Future of Ross River bridge unclear

A second engineer's report has confirmed that demolishing the Ross River footbridge is the best option. But the government won’t say what it will do until it has had a chance to consult with the community.

A second engineer’s report has confirmed that demolishing the Ross River footbridge is the best option.

But the government won’t say what it will do until it has had a chance to consult with the community, confirmed Jennifer Macgillivray, Yukon’s director of infrastructure development, in a teleconference yesterday.

The walkway has been well-used by the community to access hunting and fishing grounds on the far side of the Pelly River.

“We really depend on that bridge,” said Chief Brian Ladue of the Ross River Dena Council in October. “It’s been a part of the community for 70 years. A lot of our members go across the river. They have cabins just down the road here.”

An engineering consulting firm recommended in September that the bridge be demolished as soon as possible due to safety concerns.

The bridge had sustained much more significant damage than was previously thought, according to the report.

But a subsequent report by the same firm considered options for repairing the bridge to extend its life.

That report is dated November 29, and was released to the media yesterday.

It compares the life-cycle costs for demolishing the bridge and rebuilding it now, versus conducting minor repairs and taking it down in five years, versus doing major repairs and taking it down in 25 years.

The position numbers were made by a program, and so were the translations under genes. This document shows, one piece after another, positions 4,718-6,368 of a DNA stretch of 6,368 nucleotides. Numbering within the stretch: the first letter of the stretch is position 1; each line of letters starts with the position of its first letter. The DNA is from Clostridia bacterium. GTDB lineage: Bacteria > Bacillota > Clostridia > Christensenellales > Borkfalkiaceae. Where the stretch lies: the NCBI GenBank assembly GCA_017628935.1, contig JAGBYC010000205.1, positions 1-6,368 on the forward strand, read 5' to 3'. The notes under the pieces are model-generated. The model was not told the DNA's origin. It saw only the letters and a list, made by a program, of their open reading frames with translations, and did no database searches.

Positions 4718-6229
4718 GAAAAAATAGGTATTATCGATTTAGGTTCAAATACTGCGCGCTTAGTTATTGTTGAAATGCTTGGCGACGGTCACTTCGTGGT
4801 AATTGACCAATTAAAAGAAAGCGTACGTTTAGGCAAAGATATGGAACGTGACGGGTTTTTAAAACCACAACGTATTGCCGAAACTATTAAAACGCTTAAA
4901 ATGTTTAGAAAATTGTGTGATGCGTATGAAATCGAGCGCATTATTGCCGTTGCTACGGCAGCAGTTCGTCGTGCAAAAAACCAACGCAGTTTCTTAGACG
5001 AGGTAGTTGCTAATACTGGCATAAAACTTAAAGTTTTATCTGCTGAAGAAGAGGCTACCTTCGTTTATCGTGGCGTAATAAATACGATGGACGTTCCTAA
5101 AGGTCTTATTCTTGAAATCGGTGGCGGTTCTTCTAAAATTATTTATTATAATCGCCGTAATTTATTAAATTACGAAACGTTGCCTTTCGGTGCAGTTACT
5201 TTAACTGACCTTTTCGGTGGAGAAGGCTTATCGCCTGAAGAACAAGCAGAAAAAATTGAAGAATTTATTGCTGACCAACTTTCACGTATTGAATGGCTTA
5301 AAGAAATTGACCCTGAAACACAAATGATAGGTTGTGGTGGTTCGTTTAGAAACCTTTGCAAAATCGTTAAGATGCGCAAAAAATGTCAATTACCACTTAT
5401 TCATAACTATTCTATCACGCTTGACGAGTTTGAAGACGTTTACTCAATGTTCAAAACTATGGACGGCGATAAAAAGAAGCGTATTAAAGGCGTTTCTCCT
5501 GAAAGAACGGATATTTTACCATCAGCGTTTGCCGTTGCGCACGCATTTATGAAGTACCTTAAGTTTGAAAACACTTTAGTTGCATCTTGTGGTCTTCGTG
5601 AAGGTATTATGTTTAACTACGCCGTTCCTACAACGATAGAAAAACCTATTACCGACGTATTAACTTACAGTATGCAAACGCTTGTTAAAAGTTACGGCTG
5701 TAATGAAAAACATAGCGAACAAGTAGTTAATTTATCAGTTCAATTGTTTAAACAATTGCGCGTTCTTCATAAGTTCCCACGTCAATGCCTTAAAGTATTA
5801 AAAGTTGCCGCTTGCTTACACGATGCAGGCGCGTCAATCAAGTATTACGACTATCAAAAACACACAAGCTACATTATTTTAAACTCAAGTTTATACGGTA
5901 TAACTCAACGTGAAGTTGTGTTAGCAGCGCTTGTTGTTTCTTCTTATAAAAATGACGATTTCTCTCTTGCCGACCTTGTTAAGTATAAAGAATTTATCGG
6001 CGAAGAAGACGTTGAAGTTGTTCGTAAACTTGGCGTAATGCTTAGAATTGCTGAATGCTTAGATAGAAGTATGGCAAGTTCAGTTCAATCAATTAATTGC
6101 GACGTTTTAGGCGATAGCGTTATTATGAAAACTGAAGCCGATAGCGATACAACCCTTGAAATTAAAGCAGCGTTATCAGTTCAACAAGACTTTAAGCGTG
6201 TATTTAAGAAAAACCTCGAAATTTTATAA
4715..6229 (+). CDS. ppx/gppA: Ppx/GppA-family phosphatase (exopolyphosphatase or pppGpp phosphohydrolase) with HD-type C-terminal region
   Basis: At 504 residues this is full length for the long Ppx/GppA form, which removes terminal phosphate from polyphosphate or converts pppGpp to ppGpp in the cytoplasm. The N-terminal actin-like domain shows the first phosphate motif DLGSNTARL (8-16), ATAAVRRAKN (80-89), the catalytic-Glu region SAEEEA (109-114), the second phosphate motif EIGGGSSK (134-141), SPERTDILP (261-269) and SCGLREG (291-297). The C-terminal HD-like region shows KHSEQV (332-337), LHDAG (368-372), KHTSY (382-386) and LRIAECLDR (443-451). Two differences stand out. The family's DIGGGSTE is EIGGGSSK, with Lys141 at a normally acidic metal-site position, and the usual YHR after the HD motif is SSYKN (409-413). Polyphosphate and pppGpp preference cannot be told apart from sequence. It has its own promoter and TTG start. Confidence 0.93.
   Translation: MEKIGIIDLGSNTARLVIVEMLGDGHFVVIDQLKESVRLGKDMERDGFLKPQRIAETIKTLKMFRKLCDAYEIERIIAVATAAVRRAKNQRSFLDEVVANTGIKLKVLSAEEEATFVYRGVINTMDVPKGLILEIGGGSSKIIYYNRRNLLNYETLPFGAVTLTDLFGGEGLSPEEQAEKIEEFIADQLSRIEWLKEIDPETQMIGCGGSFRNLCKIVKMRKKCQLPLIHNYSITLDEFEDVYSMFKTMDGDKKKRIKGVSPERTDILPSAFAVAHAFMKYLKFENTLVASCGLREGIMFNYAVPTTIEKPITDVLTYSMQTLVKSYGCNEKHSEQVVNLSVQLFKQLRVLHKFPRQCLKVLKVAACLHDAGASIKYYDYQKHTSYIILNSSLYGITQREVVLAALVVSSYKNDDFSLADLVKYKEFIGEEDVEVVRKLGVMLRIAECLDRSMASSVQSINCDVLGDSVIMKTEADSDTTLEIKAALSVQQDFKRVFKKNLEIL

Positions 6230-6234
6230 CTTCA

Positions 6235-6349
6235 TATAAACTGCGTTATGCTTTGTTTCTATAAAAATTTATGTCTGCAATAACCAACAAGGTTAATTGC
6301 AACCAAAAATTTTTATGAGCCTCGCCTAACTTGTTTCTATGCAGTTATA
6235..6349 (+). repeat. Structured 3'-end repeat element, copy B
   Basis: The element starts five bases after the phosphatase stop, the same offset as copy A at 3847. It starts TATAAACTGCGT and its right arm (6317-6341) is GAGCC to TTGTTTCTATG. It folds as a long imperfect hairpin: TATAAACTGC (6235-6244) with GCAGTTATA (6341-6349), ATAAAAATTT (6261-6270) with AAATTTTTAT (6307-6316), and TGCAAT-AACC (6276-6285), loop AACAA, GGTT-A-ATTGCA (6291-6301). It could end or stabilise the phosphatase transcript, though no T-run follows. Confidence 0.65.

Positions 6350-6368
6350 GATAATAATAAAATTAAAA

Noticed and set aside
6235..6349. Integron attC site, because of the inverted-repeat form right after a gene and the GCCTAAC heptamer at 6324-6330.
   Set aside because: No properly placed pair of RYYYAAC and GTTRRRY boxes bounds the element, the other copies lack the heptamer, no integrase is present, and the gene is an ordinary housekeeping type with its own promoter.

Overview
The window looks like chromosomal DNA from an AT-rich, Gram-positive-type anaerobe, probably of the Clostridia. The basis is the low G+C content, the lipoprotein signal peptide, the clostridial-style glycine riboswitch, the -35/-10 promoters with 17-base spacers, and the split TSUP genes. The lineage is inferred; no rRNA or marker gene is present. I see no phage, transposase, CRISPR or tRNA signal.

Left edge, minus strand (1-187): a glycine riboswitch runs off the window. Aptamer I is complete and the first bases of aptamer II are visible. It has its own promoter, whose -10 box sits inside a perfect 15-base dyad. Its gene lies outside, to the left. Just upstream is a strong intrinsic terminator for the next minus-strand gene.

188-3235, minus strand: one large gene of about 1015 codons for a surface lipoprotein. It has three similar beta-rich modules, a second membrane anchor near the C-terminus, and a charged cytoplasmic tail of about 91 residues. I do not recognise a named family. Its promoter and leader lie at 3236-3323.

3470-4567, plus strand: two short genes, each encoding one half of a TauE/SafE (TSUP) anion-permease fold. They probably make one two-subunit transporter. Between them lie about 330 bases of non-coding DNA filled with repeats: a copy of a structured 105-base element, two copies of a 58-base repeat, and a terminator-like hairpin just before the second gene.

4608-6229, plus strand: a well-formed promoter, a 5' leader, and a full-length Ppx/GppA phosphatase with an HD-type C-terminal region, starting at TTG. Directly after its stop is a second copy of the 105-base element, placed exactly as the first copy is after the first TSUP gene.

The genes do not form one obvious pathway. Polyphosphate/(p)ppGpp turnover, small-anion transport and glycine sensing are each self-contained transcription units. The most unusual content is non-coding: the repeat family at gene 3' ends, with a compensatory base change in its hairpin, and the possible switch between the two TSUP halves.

Although all of the options considered the cost of replacement, estimated at just under $4 million, the government has not yet committed to rebuilding the bridge when it comes down, said Macgillivray.

The report found that bringing the bridge down now is the best option from a cost and a public safety perspective.

However, it will also result in the longest period of time when Ross River residents are unable to use the bridge to cross the river.

If the government acts to replace the bridge now, it could re-open as early as the summer of 2015, according to the report.

Minor repairs could be completed by winter of 2014, and major repairs might be done by spring of 2015.

The government will host a public meeting in Ross River this week or next, said Macgillivray.

She could not confirm if the government would be able to come up with the $4.5 million required to demolish and rebuild the bridge now, if that option is chosen.

The bridge was constructed by the U.S. Army in 1944 to carry an oil pipeline over the river. It was never intended as a permanent structure, and never intended as a pedestrian bridge.

The bridge has been in disrepair for quite some time. Inspection reports on the bridge date back to 1979.

The government closed the bridge in August 2012, but the warning sign and chain across the walkway deterred few in the community from crossing.

In September of this year, when the engineers found the bridge to be at risk of imminent collapse, the government responded quickly by removing the stairs leading up to the walkway and blocking it with plywood.

Ferry service was also temporarily shut down, given the risk of the bridge collapsing onto the ferry.

That action left about 50 people stranded on the far side of the Pelly River.

Community Services organized boats to take people across, and the ferry was put back in on limited conditions to move vehicles and horses.

Ferry service ended on October 10 as scheduled, leaving no public access to the other side of the river until freeze up.

Contact Jacqueline Ronson at


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